When you’ve been caped-crusading in a burg as crime-ridden as Gotham for 75-plus years, you’re bound to face off with dozens of dastardly evildoers, and they all can’t be iconic. For every Joker, Catwoman, and Penguin, there’s a Kite-Man, Egghead, and King Tut.
Part parody, part paean, The Lego Batman Movie lovingly plumbs the depths of the Dark Knight’s rogues gallery to reward long-time Bat lovers — and perhaps confound casual fans. In the opening scene of the movie (watch it above), the Joker hijacks a plane over Gotham and spills the details of his latest nefarious scheme to take down his archenemy. The Clown Prince of Crime has recruited a who’s-who of fellow felons, among them such major big-screen miscreants as Riddler, Catwoman, Penguin, Bane, Two-Face, Scarecrow, Mr. Freeze, and Poison Ivy, as well as Suicide Squaddies like Harley Quinn, Killer Croc, and Captain Boomerang. The Joker has also enlisted a bunch of who’s-thats, a deep-nerd roster of long-forgotten and obscure foes from every era; among them: Calendar Man, Polka-Dot Man, The Eraser, Crazy Quilt, and the inimitable Condiment King.
“OK, are you making some of those up?” asks the befuddled pilot.
“Nope, they’re all real,” retorts the Joker. “Probably worth a Google.”
We’ll save you the trip to a search engine. The filmmakers, led by director Chris McKay (an admitted comic-book nut who sports a Catwoman tattoo), know their Bat-lore. Here’s a quick rundown of all the B- (and, in some cases, Z-) listers who cameo in the movie, which opens Friday.
The Calculator: A disco-era Bat-foe, the Calculator arrived on the Gotham scene in 1976. WIth a costume inspired by then-popular pocket calculators, this guy was able to project light from his helmet and form it into weapons, à la Green Lantern.
Calendar Man: This villain likes to plot his crimes timed to certain special dates and holidays. Created in 1958, he is best known to contemporary audiences for his key role in the classic mid-1990s storyline Batman: The Long Halloween.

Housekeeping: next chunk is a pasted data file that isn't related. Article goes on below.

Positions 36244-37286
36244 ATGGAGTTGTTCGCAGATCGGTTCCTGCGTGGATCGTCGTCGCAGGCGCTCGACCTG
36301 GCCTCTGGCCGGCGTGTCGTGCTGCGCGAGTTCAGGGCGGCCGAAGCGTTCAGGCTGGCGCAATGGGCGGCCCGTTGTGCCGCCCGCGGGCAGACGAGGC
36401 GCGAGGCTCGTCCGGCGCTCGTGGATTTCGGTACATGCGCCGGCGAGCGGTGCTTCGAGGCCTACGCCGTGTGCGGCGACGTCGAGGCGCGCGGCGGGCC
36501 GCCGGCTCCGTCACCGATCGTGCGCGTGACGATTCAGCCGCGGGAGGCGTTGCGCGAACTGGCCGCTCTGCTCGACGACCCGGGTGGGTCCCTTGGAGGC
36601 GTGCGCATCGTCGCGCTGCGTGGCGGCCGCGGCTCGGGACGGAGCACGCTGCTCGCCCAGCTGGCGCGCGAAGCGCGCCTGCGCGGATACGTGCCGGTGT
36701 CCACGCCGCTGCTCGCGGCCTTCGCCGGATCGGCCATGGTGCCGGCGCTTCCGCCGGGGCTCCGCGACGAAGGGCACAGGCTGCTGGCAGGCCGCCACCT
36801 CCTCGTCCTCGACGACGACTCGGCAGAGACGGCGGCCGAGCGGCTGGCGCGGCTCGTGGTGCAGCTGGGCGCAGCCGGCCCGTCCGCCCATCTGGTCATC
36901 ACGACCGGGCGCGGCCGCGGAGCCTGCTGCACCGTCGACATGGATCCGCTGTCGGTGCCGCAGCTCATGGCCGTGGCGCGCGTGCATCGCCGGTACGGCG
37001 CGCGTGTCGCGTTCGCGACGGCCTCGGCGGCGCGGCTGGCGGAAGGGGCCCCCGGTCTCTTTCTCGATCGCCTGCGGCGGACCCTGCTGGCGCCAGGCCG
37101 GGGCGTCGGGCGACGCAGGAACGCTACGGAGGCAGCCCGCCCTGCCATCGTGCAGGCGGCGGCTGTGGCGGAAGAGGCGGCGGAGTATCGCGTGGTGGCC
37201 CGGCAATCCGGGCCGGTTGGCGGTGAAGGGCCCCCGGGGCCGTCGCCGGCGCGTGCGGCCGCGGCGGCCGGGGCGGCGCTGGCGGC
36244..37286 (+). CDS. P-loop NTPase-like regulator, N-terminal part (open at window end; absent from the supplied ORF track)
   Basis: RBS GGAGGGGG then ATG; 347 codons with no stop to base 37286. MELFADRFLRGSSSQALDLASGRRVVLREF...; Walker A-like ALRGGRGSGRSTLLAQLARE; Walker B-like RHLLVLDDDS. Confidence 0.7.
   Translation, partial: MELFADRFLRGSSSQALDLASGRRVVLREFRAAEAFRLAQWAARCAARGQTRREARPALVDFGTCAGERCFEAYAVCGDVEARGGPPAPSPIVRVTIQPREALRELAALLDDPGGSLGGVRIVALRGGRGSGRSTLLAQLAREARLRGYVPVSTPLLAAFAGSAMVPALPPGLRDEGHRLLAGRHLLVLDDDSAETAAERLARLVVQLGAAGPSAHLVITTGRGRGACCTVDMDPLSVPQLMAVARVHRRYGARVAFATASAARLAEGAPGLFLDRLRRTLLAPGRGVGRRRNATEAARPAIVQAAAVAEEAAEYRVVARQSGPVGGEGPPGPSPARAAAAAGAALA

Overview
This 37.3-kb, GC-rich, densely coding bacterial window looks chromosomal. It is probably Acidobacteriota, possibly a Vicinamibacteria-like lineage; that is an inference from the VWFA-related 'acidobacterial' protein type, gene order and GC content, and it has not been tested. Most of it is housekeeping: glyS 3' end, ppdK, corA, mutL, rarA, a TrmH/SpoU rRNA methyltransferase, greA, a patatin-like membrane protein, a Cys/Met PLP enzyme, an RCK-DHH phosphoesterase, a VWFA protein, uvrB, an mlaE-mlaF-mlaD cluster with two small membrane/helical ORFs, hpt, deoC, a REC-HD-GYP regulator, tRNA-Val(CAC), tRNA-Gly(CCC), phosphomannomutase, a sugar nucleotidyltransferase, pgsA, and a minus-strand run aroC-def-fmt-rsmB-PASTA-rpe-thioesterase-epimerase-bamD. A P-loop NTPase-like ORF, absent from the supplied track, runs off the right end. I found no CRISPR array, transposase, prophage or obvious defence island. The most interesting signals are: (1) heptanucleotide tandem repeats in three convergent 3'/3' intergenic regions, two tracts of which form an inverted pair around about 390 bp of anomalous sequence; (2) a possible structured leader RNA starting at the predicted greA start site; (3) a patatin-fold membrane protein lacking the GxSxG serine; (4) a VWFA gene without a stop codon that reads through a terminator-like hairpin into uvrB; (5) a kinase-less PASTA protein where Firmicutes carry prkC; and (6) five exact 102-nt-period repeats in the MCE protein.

Catman: Originating in 1963, Catman was a lot like Batman in terms of skills, except using a feline motif. His costume is very similar to old-school Wolverine, down to the razor-sharp claws.
Clayface: A character who has existed in various forms since 1940. In his current incarnation (which inspires the movie character), Clayface has lost his human form and now exists as a giant amorphous creature who can mold his clay-like body into different shapes. Like Man-Bat, he is one of the better-known villains on this list, though not quite in the same realm as the Jokers, Penguins, or Harley Quinns.
Clock King: Originally an enemy of Green Arrow, Clock King arrived in the DC Universe in 1960 and is best known for his giant clock mask. His powers include the ability to see a few seconds into the future.
Condiment King: Created for Batman: The Animated Series in 1994, this pun-happy baddie was originally known as Mitchell Mayo and brandished guns that shot different condiments.
Crazy Quilt: Debuting in 1946 as an adversary to a team known as the Boy Commandos, Crazy Quilt eventually graduated to foe of Batman and Robin, using his Technicolor dreamcoat and hypnotizing helmet to commit crimes.
Egghead: Vincent Price originated this character for the 1966 Adam West-powered Batman TV series. Egghead took his name from his bald, oval-shaped head and his extreme intelligence; his trademark weapons were all egg-themed.
The Eraser: A former classmate of Bruce Wayne’s, this minor-league malefactor from 1966 created a pencil-like persona and hired himself out as someone who could erase all evidence from a crime scene thanks to his special helmet.
Gentleman Ghost: Also known as Gentleman Jim Craddock, he got his start battling Hawkman in 1947 before moving into the ranks of Batman rogues.
Kabuki Twins: These mysterious female twin martial artists, with acrobatic abilities and deadly claws, served as henchwomen for the Penguin in the 2004 animated series The Batman.
Killer Moth: Introduced in 1951, Killer Moth styled himself as the underworld’s answer to Batman, complete with Mothmobile, Moth-Signal, and Mothcave. Later versions of the character included wings in place of a cape — and at one point he was transformed by a demon into a giant insectoid creature befitting his name.
King Tut: A relic from the 1966 Batman series, Tut was a former Egyptologist who gets bonked on the head and believes himself to be the ancient pharaoh. He perpetrates crimes using creations based on ancient Egyptian lore.
Kite-Man: Debuting in 1960, this guy’s gimmick was to use kite-themed weapons to commit crimes. He was one of several lesser lights on this list to be revived for comic purposes in the 2008 cartoon series Batman: The Brave and the Bold.